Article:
Addressing violence against women and achieving the Millennium Development Goals
MDG 8: Develop a global partnership for development
Development makes little sense if half of the population is excluded from participating, contributing and reaping its benefits. Yet that is exactly what happens when violence – together with harmful gender norms and discriminatory legislation – prevents women from being full partners in development projects (37,38). Such violence usually takes the form of intimate-partner violence through which men control women’s work, income, social contacts and mobility. However, violence in the community, the workplace and in conflict situations, all play their part in denying women full access to education, health care, and social services. Development strategies should promote women's ability to participate as full social, economic and political partners, unrestricted by harmful gender norms and violence. The strategies must include interventions that range, for example, from quotas 9 ensuring that women have guaranteed access to certain types of jobs, education or governance positions, to gender-sensitive budgets that support equitable allocation of resources, to laws that do not discriminate against women and health and social services responsive to women’s needs (1,39).
Women’s organizations of various kinds (e.g. social, cultural, or service-oriented) have played important parts in many aspects of development, particularly those related to health, human rights and social justice. However, female leaders and groups representing women are relatively rare in the national politics of most countries, with the result that few laws and policies challenge prevailing gender-related attitudes and practices.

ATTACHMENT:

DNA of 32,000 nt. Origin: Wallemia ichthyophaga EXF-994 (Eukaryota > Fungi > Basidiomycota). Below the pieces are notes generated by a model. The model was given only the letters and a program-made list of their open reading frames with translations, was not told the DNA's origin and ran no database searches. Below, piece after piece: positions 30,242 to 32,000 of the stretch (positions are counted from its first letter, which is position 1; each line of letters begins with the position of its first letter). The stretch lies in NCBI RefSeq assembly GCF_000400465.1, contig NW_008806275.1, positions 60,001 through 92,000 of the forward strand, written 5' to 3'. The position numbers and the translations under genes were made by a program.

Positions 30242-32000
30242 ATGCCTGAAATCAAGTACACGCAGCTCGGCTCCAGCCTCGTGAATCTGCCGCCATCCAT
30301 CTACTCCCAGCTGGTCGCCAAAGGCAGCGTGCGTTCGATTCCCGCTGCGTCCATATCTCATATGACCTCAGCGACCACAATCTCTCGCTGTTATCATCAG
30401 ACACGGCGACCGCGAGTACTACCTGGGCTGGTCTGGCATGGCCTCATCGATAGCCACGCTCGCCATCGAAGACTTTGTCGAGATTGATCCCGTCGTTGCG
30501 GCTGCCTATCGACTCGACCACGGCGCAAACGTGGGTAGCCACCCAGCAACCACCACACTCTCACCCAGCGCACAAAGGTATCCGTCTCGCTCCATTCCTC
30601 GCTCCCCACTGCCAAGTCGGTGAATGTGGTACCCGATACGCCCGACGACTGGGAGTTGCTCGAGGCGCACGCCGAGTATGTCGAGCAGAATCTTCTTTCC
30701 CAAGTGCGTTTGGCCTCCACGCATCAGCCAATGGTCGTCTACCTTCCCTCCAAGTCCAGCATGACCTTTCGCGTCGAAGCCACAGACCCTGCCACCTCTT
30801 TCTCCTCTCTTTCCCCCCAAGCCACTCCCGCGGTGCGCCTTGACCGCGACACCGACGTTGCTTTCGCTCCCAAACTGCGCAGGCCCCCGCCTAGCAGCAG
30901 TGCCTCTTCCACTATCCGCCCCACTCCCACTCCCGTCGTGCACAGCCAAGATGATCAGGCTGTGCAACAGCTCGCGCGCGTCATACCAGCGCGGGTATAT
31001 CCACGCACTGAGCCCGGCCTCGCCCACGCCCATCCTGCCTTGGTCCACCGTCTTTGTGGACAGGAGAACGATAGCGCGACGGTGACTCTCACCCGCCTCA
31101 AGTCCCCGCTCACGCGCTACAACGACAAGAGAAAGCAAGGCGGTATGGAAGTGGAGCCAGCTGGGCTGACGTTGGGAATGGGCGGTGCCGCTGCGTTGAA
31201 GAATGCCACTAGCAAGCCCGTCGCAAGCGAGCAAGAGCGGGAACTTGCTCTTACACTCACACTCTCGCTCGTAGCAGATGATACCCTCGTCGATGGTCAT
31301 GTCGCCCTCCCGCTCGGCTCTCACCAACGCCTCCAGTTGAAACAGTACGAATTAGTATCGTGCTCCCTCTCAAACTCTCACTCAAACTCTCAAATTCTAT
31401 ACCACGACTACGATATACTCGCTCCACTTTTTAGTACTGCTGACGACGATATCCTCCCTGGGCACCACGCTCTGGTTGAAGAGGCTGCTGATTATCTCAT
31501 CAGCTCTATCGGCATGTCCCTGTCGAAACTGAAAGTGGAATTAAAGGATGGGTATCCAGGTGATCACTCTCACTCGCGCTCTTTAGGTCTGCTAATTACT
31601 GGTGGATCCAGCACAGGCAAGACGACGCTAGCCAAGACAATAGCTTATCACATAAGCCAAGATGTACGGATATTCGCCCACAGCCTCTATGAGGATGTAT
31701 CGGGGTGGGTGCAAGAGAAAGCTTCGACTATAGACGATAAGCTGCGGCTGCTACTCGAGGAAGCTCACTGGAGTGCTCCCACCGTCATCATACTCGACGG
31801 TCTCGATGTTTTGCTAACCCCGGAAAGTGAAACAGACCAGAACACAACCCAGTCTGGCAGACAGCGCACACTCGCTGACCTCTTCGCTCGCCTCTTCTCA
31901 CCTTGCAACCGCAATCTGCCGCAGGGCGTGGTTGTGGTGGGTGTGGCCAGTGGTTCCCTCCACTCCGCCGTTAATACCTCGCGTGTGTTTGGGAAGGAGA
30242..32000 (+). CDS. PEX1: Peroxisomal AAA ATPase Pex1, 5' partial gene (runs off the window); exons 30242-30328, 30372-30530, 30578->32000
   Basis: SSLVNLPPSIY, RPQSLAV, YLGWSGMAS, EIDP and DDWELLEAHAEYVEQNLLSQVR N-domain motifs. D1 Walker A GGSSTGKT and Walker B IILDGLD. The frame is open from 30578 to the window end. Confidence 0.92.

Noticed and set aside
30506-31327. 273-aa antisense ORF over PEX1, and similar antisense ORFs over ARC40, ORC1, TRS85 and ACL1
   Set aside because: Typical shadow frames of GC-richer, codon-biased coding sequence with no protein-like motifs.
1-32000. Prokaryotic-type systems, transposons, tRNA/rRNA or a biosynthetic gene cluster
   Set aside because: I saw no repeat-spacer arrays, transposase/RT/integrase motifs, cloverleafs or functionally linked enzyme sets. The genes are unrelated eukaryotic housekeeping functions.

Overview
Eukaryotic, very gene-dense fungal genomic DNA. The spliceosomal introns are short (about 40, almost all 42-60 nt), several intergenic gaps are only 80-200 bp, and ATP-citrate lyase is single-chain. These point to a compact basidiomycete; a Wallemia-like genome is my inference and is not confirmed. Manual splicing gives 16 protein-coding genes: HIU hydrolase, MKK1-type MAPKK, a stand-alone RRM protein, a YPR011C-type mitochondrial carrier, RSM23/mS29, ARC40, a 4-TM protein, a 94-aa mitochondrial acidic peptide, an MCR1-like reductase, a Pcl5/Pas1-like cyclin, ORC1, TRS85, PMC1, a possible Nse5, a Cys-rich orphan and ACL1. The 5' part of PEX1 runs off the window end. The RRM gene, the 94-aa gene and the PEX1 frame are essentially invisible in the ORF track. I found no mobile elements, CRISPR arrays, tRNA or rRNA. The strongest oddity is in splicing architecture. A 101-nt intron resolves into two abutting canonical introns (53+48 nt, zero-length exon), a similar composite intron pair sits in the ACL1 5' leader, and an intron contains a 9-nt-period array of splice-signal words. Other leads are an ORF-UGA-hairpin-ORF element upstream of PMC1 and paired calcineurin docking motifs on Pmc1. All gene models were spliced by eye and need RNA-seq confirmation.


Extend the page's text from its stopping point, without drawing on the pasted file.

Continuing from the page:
This must change – as must the structures that exist to exclude women and attention to gender equality. Increasing women’s participation must be accompanied by moves to address and reform the systematic reference to male norms as standards across many systems. Women, alone, should not be responsible for raising awareness about the harmful effects of violence against them and of gender inequality. Men also need to play a key role in promoting gender equality and women’s empowerment and to recognize that they also stand to benefit from such actions. Partnerships with other key stakeholders are required in order for action to be concerted and effective. Women must have increased and guaranteed access to decision-making structures and to political participation. These structures must be transformed to allow women’s participation to have an impact and more priority must be given to ensuring that issues such as gender-related violence and harmful gender norms receive the attention and resources they deserve.
The same is true in the field of development. Although many international agencies, institutions and nongovernmental organizations have endorsed progressive gender policies, such policies are often not translated into gender-sensitive programming and budgets are rarely tied to activities aimed at changing the status of women.
Bodies with decision-making or executive responsibilities in the field of development should specifically include gender equality as a central goal for activities and involve representatives of women’s groups, and if necessary this should be a condition for external funding.
Just as the individual targets within this MDG will benefit from women’s safe and unrestricted participation, their achievement should help in preventing violence against women.
Opportunities to use and benefit from new information and communication technologies – without the threat of violence if a man or maledominated society disapproves – will not only offer new employment and social opportunities but will permit women to understand, discuss and ultimately act against the gender norms and institutional discrimination that perpetuate their inferior status in society. Policies and programmes aimed at increasing access to new technologies should be designed with provisions to ensure that women can safely access and benefit from the new technological developments.
9 Quotas have proven effective for women's political participation, but they have been less so in economic domains. Quotas that seek only to increase numbers of women and not to change the conditions and structures that allow free and full participation (i.e. chilly climates and norms that may promote women's representation when male family members have been exhausted) will have limited success - and may even increase women’s burden.